Estimating the Influence of Life Satisfaction and Positive Affect on Later Income Using Sibling Fixed-Effects
The question of whether there is a connection between income and psychological well-being is a long-studied issue across the social, psychological, and behavioral sciences. Much research has found that richer people tend to be happier. However, relatively little attention has been paid to whether happier individuals perform better financially in the first place. This possibility of reverse causality is arguably understudied. Using data from a large US representative panel we show that adolescents and young adults who report higher life satisfaction or positive affect grow up to earn significantly higher levels of income later in life. We focus on earnings approximately one decade after the person's well-being is measured; we exploit the availability of sibling clusters to introduce family fixed-effects; we account for the human capacity to imagine later socio-economic outcomes and to anticipate the resulting feelings in current wellbeing. The study's results are robust to the inclusion of controls such as education, IQ, physical health, height, self-esteem, and later happiness. We consider how psychological well-being may influence income. Sobel-Goodman mediation tests reveal direct and indirect effects that carry the influence from happiness to income. Significant mediating pathways include a higher probability of obtaining a college degree, getting hired and promoted, having higher degrees of optimism and extraversion, and less neuroticism.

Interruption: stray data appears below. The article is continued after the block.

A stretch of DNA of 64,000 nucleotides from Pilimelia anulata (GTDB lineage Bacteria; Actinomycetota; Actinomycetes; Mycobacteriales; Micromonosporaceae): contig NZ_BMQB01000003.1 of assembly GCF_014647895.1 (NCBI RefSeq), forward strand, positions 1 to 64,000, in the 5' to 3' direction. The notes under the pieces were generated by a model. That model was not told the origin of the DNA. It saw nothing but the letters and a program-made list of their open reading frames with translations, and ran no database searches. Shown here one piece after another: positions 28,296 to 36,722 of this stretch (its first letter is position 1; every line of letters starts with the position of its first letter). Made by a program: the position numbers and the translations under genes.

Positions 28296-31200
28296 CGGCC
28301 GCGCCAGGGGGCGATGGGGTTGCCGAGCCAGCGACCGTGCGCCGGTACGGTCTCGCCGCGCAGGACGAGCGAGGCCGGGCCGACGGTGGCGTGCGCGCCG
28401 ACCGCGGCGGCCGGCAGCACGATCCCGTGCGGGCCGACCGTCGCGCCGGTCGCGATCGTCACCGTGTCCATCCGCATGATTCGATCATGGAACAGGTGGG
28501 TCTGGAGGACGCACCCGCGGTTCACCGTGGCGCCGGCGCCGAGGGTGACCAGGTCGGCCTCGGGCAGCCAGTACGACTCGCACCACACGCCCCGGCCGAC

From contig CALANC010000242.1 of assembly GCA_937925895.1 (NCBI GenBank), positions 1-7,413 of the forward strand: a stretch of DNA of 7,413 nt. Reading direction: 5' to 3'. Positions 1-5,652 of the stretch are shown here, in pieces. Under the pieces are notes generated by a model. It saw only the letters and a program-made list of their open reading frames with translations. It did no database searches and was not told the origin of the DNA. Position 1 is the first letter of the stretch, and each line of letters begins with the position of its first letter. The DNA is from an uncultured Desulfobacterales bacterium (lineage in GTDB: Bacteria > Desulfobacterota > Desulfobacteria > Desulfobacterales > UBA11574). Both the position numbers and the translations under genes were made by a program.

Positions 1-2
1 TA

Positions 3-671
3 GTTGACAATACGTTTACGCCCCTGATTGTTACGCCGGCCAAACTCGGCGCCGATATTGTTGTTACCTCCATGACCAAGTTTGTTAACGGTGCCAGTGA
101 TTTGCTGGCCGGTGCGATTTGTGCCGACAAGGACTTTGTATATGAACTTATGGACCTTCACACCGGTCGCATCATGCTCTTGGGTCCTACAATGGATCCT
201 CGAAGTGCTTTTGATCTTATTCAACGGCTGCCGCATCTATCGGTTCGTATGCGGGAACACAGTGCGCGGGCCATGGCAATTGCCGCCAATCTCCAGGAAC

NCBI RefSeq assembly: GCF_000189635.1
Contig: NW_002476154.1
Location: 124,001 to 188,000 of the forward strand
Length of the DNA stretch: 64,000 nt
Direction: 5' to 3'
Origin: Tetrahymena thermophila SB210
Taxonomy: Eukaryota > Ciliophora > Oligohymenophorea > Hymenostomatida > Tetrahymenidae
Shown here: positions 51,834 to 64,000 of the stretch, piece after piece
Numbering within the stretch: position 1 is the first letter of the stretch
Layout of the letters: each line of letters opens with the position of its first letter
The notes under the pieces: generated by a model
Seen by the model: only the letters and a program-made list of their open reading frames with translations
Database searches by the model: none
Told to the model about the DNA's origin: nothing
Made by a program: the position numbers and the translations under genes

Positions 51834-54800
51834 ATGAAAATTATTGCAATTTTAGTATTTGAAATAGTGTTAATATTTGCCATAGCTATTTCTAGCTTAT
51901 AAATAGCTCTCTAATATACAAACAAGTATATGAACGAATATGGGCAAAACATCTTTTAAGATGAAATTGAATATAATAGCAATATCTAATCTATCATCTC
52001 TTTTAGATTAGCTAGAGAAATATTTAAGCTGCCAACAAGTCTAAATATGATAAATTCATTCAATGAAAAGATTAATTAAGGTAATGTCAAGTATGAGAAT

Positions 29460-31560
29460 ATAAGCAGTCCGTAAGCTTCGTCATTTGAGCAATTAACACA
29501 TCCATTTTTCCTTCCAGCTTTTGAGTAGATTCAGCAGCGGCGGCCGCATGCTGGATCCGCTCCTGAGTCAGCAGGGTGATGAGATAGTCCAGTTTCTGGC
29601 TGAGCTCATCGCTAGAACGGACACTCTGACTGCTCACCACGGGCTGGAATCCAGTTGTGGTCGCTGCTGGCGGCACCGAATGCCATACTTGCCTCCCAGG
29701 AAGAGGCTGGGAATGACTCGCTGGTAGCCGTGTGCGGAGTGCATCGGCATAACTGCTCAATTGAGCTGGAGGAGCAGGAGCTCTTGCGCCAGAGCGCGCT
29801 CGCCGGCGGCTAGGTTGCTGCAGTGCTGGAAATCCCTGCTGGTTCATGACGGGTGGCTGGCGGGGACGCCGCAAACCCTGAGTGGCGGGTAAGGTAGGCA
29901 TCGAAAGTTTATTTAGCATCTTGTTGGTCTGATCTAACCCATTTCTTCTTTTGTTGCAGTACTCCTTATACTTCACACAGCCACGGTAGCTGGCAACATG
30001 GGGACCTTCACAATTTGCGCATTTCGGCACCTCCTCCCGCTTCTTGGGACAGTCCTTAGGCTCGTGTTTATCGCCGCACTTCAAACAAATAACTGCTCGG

|Date of creation:||Nov 2012|
|Date of revision:|
|Publication status:||published in: Proceedings of the National Academy of Sciences, 2012, 109 (49), 19953-19958|
|Contact details of provider:|| Postal: |
Phone: +49 228 3894 223
Fax: +49 228 3894 180
Web page: http://www.iza.org
|Order Information:|| Postal: IZA, Margard Ody, P.O. Box 7240, D-53072 Bonn, Germany|
Please report citation or reference errors to , or , if you are the registered author of the cited work, log in to your RePEc Author Service profile, click on "citations" and make appropriate adjustments.:
- Clark, Andrew E. & Oswald, Andrew J., 1994.
"Satisfaction and comparison income,"
CEPREMAP Working Papers (Couverture Orange)
- Sonja Lyubomirsky & Chris Tkach & M. DiMatteo, 2006. "What are the Differences between Happiness and Self-Esteem," Social Indicators Research, Springer, vol. 78(3), pages 363-404, 09.
- Oswald, Andrew & Proto, Eugenio & Sgroi, Daniel, 2013.
"Happiness and Productivity,"
CAGE Online Working Paper Series
108, Competitive Advantage in the Global Economy (CAGE).
- Oswald, Andrew J. & Proto, Eugenio & Sgroi, Daniel, 2008. "Happiness and Productivity," The Warwick Economics Research Paper Series (TWERPS) 882, University of Warwick, Department of Economics.
- Oswald, Andrew J. & Proto, Eugenio & Sgroi, Daniel, 2009. "Happiness and Productivity," IZA Discussion Papers 4645, Institute for the Study of Labor (IZA).